Malta’s Dr Joseph Castillo has been working on this project for many months, alongside Envic Galea, IJF Academy Chair and Ruben Houkes, IJF Children Commission Director and founder of the Judo in Schools programme in the Netherlands, to establish the objectives of the IJF Academy and therefore also, based on the experience in the Netherlands, to understand the current context in each of the Erasmus pilot countries: Italy, Hungary and Slovenia.
Joseph explained, “The main challenge has been what to leave out rather than what to include. When teaching children, there are so many facets to it that it would be an extensive task and would be distracting from the real objective, if not defined carefully.
The role of ‘Entertrainer’ combines the traditional position of a judo trainer/coach with an entertainer. It is the case, when talking about school judo, that this is a new role within the field of judo instruction and so there is no current, written curriculum for this. A competence profile is needed, to ensure the knowledge, skills and methods required could be learned and or practised. The IJF Academy can use the competence profile to design curricular content. It’s a useful tool for international comparability.
The methodology was to gather international literature on physical education. This is a huge task but eventually we have been able to produce a draft and begin discussing how to refine and apply it.
The programme must facilitate the child’s wholistic development, assisting a child’s social and emotional development through the planning of challenging but achievable experiences, based on judo values. All the programmes should be aligned with the judo philosophy of jita kyoei, always considering the mutual prosperity for self and others."
"Having gathered a bank of information, the next stage was to develop an Entertrainers handbook, to serve as a guide for Entertrainers to provide judo in schools, applying the concepts of our system.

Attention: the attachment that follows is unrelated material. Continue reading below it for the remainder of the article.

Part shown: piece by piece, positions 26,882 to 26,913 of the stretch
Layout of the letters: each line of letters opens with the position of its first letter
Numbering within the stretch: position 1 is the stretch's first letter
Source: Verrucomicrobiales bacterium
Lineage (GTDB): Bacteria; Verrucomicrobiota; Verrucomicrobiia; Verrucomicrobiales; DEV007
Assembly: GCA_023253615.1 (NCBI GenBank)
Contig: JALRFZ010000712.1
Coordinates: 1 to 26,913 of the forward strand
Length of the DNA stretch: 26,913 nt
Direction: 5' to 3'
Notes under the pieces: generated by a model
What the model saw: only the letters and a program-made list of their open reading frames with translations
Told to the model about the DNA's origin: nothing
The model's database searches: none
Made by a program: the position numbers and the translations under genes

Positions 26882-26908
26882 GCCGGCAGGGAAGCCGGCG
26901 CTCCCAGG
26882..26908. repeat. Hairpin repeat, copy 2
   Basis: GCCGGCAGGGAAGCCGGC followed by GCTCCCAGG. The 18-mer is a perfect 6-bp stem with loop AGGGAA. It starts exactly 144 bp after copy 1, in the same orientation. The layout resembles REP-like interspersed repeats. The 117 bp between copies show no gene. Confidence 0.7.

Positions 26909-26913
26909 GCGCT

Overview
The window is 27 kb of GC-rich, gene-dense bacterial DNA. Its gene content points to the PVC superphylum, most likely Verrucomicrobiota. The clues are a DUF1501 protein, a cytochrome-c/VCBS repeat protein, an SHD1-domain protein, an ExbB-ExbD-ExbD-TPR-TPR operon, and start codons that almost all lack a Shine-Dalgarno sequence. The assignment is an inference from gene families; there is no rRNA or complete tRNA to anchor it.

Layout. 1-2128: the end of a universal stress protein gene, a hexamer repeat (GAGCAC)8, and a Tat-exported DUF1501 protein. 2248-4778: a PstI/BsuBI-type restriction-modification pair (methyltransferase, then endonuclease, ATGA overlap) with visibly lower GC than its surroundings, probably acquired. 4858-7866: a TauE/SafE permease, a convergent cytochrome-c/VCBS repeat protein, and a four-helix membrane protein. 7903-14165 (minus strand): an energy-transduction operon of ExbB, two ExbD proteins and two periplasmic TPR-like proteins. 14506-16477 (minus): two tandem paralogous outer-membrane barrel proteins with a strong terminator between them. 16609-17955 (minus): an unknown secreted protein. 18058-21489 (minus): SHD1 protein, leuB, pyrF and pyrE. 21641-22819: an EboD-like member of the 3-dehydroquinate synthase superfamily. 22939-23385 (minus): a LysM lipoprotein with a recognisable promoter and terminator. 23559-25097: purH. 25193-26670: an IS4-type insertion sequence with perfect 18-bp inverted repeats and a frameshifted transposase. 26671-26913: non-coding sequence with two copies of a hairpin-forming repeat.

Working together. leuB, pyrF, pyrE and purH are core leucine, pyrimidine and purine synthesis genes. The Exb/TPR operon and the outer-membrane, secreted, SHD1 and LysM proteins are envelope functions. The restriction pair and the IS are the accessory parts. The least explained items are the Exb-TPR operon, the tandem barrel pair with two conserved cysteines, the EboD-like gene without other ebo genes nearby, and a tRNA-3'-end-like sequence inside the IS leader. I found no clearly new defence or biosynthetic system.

Our Entertrainers and all staff involved at the school level must have a growth mindset; it is key to the programme.”
Ruben agrees, “In the past months we have done the research with the federations. We have collected everything we think is important to transfer to the Academy. Everything is based on the fundamentals of experiential learning. We must make sure judo is presented as more than sport and teachers are more than coaches, but are Entertrainers.”
Envic adds, “Establishing a system to deliver the key concepts of the SchoolJudo.EU model, that can be adapted and rolled out within any European education system, is a huge challenge but we are making headway. The research has taken 6 months, to this point, beginning with looking at Ruben’s system in the Netherlands, seeing how games have been adapted, how the coaches can take that extra step towards becoming Entertrainers, how to involve the wider school community and more."
"We are also working on this course forming part of an accredited, university level qualification, alongside other modules we are producing at the Academy. It’s an exciting period.”
In this transition period of turning big ideas into tangible qualifications that are both academic and practical, we can start to see the project objectives coming to life. There is so much more to come but for now we leave the final stages of the creation of this course in the hands of Dr Castillo and the Erasmus+ working group.